homepage logo

Welcome to WV politics

By Staff | Jan 27, 2009

The Mountain State has long been a bastion of the Democratic Party, thanks in no small part to the state’s strong union ties. However, many would argue that West Virginia Democrats tend to be a bit more conservative than their counterparts elsewhere. The state has supported the Republican nominee in the last three presidential elections.

Most statewide and federal offices are held by Democrats, but you’ll find the GOP represented in a couple of seats.

West Virginia has a bicameral legislature, with a 34-member Senate and 100-member House of Delegates. Senators are elected to four-year terms which are staggered, so half the Senate is up for re-election every two years. All 100 House seats are on the ballot every other year.

The West Virginia Supreme Court of Appeals hears appeals from circuit courts and administrative agencies. Its five justices are elected to 12-year terms. They run in partisan elections, although some in the state support going to non-partisan balloting.

A few of the major players in West Virginia politics and government are:

∫ U.S. Sen. Robert C. Byrd — The longest-serving senator in American history, Byrd was elected in 1958 and has been re-elected eight times. As president pro tempore of the Senate, the 91-year-old Byrd is third in the line of succession for president.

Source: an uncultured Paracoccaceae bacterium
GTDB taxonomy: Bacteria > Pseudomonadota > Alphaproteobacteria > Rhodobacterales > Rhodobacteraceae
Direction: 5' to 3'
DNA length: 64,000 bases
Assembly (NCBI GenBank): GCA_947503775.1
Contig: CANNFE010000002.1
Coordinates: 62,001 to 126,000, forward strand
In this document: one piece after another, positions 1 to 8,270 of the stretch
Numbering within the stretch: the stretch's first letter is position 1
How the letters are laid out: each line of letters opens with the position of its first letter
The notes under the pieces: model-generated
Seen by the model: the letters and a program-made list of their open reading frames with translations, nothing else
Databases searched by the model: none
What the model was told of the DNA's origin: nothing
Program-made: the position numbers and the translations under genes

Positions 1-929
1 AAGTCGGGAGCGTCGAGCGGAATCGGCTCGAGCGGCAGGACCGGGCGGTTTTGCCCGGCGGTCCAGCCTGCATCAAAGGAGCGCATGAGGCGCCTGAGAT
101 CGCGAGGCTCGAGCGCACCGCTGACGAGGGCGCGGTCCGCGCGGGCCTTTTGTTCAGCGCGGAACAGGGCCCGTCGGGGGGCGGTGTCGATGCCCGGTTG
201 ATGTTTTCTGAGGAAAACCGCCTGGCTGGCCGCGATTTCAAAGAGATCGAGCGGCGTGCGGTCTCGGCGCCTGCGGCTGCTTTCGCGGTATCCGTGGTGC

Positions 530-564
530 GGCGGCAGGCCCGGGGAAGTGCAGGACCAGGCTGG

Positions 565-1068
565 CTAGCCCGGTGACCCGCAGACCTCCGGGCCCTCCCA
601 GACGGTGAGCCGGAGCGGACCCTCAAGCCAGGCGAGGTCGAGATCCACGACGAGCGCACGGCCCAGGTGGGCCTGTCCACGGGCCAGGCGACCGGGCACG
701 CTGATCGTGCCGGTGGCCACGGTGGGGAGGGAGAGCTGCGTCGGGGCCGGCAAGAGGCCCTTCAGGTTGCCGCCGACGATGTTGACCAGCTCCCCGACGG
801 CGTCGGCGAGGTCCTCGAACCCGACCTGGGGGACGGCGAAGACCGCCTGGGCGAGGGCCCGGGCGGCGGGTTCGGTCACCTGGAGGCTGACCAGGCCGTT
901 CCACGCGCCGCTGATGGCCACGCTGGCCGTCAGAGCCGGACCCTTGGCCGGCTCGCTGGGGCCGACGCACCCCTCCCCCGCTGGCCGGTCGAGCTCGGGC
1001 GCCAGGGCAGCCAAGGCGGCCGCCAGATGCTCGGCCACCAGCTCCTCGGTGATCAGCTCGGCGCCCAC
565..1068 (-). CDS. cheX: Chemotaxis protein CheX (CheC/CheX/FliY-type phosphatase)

Byrd was appointed to the powerful Senate Appropriations Committee in 1958 and only recently decided to step down as chairman of that committee, from which he steered countless dollars back home to the Mountain State.

The Democratic icon is known for his devotion to the Constitution and famously carries a copy of it with him at all times. He’s also seen his share of controversy, thanks to his past membership in the Ku Klux Klan, for which he has repeatedly apologized. He endorsed Barack Obama in the 2008 election.

∫ U.S. Sen. Jay Rockefeller — Recently sworn in to his fifth term in the Senate, Rockefeller came to the Mountain State in 1964 as a VISTA volunteer in a small coal town. He eventually made West Virginia his home, serving in the House of Delegates and as Secretary of State. In 1976, he was elected governor and served two terms before being elected to the Senate in 1984.

Rockefeller recently became chairman of the Senate Committee on Commerce, Science and Transportation. He has forged strong international connections, particularly in the Far East, in an effort to bring international investment to the U.S. and West Virginia.

∫ Gov. Joe Manchin — West Virginia’s 34th governor easily won a second term in the 2008 election. He’s overseen a state budget that is producing surpluses in spite of the current economic turmoil across the nation. When Gov. Bob Wise chose not to run for re-election in 2004, following the revelation of an affair with a staffer, the door was opened for then-Secretary of State Manchin’s run.

The Manchin name is a famous one in West Virginia politics, and the governor’s cousin, Tim, is currently serving in the House of Delegates.

∫ Rep. Shelley Moore Capito — The daughter of former Gov. Arch Moore, Capito is the only woman and only Republican in the Mountain State’s Congressional delegation. In 2008, she was re-elected to a fifth term.

Capito is frequently mentioned as a possible challenger to Byrd or Rockefeller, but thus far she has elected to remain in the House.

Sources: www.wv.gov, www.senate.gov, www.house.gov, Associated Press.

Contact Evan at ebevins@graffitiwv.com